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Houston loses in San Francisco

Astros drop back-and-forth middle game to Giants to even series

Houston's offense couldn't keep up with the Giants on Saturday. Photo by Elsa/Getty Images.

With the impressive win in the opener to start the series, the Astros entered Saturday's middle game against the Giants with an opportunity to not just secure the series but surpass San Francisco for the best record in the league. They'd have to wait to take that crown, as the Giants would out-slug the Astros to even the series.

Final Score: Giants 8, Astros 6

Astros' Record: 64-41, first in the AL West

Winning Pitcher: Jay Jackson (2-0)

Losing Pitcher: Blake Taylor (2-3)

Teams trade blows early, Giants chase Greinke out early

The teams traded blows early in this one, with the Giants tagging Zack Greinke with six runs, all on homers. The first was a solo shot in the bottom of the second to start the scoring before hitting one in each inning through the fourth: two-run blasts in the third and fourth, then a go-ahead solo shot in the bottom of the fifth, putting them ahead 6-5 at the time. Greinke would face one more batter, allowing a single to end his lackluster day: 4.0 IP, 8 H, 6 R, 4 ER, 2 BB, 4 K, 4 HR, 93 P.

Houston's offense kept things close to try and keep Greinke in a position to win, going up 3-1 in the third on a two-run Aledmys Diaz homer and another coming in on an error. After San Francisco scored four unanswered to make it 5-3, Diaz homered again in the top of the fifth to cut the deficit to one run before Yuli Gurriel would tie it with an RBI double.

Astros stay in it, but Giants even the series by winning the slug-fest

With Greinke exiting with no outs in the fifth, Houston handed the ball to Phil Maton, acquired in the recent Myles Straw trade, to make his debut for his new team. He worked himself into a jam, allowing a single and hitting a batter to load the bases with one out, but was able to get back-to-back strikeouts to strike out the side and strand all three runners, keeping it a one-run game.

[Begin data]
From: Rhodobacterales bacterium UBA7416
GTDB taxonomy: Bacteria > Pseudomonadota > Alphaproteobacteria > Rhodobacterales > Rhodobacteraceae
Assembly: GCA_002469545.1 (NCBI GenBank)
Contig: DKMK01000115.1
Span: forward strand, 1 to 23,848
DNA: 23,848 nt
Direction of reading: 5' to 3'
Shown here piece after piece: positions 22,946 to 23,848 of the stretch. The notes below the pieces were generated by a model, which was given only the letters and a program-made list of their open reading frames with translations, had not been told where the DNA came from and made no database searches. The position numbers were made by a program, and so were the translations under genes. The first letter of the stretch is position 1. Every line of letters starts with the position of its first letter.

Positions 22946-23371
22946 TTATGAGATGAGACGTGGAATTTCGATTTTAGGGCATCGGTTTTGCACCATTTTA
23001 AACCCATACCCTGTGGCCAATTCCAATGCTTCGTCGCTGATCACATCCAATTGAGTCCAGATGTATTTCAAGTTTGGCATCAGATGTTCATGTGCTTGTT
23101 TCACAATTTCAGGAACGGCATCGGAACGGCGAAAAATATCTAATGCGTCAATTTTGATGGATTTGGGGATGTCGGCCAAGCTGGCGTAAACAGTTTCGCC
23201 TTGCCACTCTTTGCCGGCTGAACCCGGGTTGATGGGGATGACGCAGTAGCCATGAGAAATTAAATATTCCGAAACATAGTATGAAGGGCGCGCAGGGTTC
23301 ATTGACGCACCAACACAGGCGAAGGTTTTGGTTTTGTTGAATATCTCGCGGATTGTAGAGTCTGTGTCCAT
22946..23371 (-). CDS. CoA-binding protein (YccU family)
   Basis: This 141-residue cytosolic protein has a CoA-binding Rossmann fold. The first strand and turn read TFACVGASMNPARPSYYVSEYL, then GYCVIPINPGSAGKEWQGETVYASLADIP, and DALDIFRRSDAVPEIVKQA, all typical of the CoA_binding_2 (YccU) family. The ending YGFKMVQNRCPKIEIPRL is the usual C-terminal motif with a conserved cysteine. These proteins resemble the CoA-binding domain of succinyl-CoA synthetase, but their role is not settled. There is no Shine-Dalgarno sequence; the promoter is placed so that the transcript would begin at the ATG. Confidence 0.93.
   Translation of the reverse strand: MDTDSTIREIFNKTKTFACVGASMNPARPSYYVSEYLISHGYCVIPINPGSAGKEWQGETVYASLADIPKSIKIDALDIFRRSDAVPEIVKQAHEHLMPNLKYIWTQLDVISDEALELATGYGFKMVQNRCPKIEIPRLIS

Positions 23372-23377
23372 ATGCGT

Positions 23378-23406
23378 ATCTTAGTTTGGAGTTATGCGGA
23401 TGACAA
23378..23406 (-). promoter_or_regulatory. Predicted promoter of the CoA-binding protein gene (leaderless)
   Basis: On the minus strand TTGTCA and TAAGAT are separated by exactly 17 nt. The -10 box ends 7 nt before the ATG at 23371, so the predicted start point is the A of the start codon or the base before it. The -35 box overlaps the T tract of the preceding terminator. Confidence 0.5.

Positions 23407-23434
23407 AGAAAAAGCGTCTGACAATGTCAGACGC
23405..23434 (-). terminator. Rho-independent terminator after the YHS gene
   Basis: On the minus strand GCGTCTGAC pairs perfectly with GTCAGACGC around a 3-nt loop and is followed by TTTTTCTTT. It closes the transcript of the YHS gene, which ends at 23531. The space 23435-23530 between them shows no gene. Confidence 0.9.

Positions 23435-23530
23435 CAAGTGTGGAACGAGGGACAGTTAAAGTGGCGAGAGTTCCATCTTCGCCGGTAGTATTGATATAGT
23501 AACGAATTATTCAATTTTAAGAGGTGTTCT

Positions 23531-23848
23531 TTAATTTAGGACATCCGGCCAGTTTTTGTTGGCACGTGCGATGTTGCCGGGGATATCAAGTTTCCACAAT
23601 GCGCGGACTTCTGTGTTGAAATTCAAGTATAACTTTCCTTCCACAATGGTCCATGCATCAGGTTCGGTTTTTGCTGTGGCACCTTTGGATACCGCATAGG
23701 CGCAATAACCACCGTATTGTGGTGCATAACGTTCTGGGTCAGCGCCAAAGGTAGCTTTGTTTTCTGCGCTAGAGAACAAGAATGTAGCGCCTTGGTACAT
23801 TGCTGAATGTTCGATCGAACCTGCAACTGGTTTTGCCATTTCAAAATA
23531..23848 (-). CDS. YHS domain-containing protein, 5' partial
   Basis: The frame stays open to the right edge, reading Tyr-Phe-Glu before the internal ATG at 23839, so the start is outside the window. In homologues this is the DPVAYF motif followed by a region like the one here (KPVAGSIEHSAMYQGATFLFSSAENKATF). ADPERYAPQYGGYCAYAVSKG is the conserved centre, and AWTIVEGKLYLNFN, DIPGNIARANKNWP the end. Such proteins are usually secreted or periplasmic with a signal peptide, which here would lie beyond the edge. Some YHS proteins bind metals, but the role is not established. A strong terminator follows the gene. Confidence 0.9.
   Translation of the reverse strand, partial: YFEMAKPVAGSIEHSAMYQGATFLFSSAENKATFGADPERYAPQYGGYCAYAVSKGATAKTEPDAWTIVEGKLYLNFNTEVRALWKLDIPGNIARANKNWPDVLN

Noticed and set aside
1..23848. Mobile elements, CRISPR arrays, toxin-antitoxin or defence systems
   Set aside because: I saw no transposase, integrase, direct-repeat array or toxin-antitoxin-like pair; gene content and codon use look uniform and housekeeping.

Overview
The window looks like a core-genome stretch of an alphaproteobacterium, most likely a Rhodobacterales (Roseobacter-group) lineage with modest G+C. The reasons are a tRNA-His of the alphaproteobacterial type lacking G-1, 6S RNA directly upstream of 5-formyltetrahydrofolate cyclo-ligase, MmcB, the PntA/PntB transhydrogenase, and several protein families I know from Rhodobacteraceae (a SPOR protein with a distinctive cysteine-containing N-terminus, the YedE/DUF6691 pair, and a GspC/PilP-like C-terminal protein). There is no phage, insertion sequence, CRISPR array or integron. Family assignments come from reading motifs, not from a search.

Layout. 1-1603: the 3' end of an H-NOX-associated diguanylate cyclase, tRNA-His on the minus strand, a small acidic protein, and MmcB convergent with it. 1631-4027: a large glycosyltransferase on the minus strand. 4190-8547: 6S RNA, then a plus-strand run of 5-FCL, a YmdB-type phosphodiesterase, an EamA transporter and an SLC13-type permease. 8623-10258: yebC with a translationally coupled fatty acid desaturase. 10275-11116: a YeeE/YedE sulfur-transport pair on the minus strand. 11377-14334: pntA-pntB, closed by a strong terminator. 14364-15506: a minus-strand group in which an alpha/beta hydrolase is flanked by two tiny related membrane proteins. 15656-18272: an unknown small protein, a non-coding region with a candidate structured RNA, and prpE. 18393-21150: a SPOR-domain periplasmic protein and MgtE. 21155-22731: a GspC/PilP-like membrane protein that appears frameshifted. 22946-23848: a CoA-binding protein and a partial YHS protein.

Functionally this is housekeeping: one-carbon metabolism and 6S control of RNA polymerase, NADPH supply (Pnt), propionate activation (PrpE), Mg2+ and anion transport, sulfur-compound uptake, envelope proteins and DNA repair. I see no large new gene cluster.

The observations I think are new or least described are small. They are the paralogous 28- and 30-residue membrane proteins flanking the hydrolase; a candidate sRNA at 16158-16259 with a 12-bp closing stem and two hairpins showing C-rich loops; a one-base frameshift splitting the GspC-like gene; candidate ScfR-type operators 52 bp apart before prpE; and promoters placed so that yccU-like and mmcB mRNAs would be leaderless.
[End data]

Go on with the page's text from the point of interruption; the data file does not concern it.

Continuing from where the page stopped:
That proved pivotal in the top of the sixth, as with two outs, Martin Maldonado would launch a game-tying solo homer, making it 6-6. Blake Taylor took over out of the bullpen in the bottom of the inning but would face just three batters, getting two outs while leaving one on as Dusty Baker moved on to Cristian Javier. Javier would watch the Giants retake the lead, getting back-to-back singles to bring in a run and make it 7-6.

Javier stayed in the game in the bottom of the seventh, allowing a leadoff single but erasing it by striking out the next three batters. Still a 7-6 game in the bottom of the eighth, Yimi Garcia made his Astros debut but did not keep the score there, allowing a leadoff solo homer to make it a two-run game. The 8-6 score would go final as Houston's offense came up empty again in the top of the ninth, setting up a rubber game in the finale.

Up Next: The series finale will get underway at 3:05 PM Central on Sunday in San Francisco. Luis Garcia (7-5, 3.19 ERA) will take the mound for Houston, going opposite Logan Webb (4-3, 3.36 ERA) for the Giants.